About the Author(s)

Celeste Swart Email symbol
Faculty of Health Sciences, University of Cape Town, Cape Town, South Africa

National Health Laboratory Service (NHLS), Groote Schuur Hospital, Cape Town, South Africa

Surita Meldau symbol
National Health Laboratory Service (NHLS), Groote Schuur Hospital, Cape Town, South Africa

Division of Chemical Pathology, University of Cape Town, Cape Town, South Africa

Chad M. Centner symbol
Division of Medical Microbiology, University of Cape Town, Cape Town, South Africa

National Health Laboratory Service (NHLS), Medical Microbiology, Groote Schuur Hospital, Cape Town, South Africa

Adrian D. Marais symbol
Division of Chemical Pathology, University of Cape Town, Cape Town, South Africa

Fierdoz Omar symbol
Division of Chemical Pathology, University of Cape Town, Cape Town, South Africa


Swart C, Meldau S, Centner CM, Marais AD, Omar F. Validation of PHASE for deriving N-acetyltransferase 2 haplotypes in the Western Cape mixed ancestry population. Afr J Lab Med. 2020;9(1), a988. https://doi.org/10.4102/ajlm.v9i1.988

Original Research

Validation of PHASE for deriving N-acetyltransferase 2 haplotypes in the Western Cape mixed ancestry population

Celeste Swart, Surita Meldau, Chad M. Centner, Adrian D. Marais, Fierdoz Omar

Received: 28 Jan. 2019; Accepted: 14 Sept. 2020; Published: 17 Dec. 2020

Copyright: © 2020. The Author(s). Licensee: AOSIS.
This is an Open Access article distributed under the terms of the Creative Commons Attribution License, which permits unrestricted use, distribution, and reproduction in any medium, provided the original work is properly cited.


Background: There is a shortage of data on the accuracy of statistical methods for the prediction of N-acetyltransferase 2 (NAT2) haplotypes in the mixed ancestry population of the Western Cape.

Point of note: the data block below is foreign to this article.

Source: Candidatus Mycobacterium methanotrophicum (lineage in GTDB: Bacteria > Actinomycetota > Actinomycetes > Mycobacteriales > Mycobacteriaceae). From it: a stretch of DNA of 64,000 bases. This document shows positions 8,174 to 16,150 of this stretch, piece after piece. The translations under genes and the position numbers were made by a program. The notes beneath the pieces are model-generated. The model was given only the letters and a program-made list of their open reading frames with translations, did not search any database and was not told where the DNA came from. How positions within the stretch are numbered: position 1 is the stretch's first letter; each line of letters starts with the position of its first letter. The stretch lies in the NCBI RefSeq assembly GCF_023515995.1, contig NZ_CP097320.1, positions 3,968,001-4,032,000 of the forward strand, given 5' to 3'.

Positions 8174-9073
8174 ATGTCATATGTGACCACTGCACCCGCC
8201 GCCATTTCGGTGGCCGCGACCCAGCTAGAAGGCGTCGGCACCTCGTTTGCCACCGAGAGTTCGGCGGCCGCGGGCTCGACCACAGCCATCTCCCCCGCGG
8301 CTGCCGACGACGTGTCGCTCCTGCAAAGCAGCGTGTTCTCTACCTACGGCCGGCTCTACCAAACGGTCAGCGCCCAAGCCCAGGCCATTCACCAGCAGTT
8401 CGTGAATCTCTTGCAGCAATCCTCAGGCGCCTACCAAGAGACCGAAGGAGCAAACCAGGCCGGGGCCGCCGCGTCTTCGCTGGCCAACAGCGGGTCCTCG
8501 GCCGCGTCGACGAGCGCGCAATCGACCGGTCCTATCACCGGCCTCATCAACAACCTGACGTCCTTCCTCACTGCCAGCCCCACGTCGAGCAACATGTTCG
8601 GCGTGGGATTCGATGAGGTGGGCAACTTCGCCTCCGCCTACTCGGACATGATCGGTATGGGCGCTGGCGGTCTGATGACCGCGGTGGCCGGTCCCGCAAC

Objective: This study aimed to identify the NAT2 haplotypes and assess the accuracy of PHASE version 2.1.1 in assigning NAT2 haplotypes to a mixed ancestry population from the Western Cape.

Methods: This study was conducted between 2013 and 2016. The NAT2 gene was amplified and sequenced from the DNA of 100 self-identified mixed ancestry participants. Haplotyping was performed by molecular and computational techniques. Agreement was assessed between the two techniques.

Results: Haplotypes were assigned to 93 samples, of which 67 (72%) were ambiguous. Haplotype prediction by PHASE demonstrated 94.6% agreement (kappa 0.94, p < 0.001) with those assigned using molecular techniques. Five haplotype combinations (from 10 chromosomes) were incorrectly predicted, four of which were flagged as uncertain by the PHASE software. Only one resulted in the assignment of an incorrect acetylation phenotype (intermediate to slow), although the software flagged this for further analysis. The most common haplotypes were NAT2*4 (28%) followed by NAT2*5B (27.4%), NAT2*6A (21.5%) and NAT2*12A (7.5%). Four rare single nucleotide variants (c.589C>T, c.622T>C, c.809T>C and c.387C>T) were detected.

Conclusion: PHASE accurately predicted the phenotype in 92 of 93 samples (99%) from genotypic data in our mixed ancestry sample population, and is therefore a suitable alternative to molecular methods to individualise isoniazid therapy in this high burden tuberculosis setting.

Keywords: NAT2; haplotyping; isoniazid; pathology; molecular.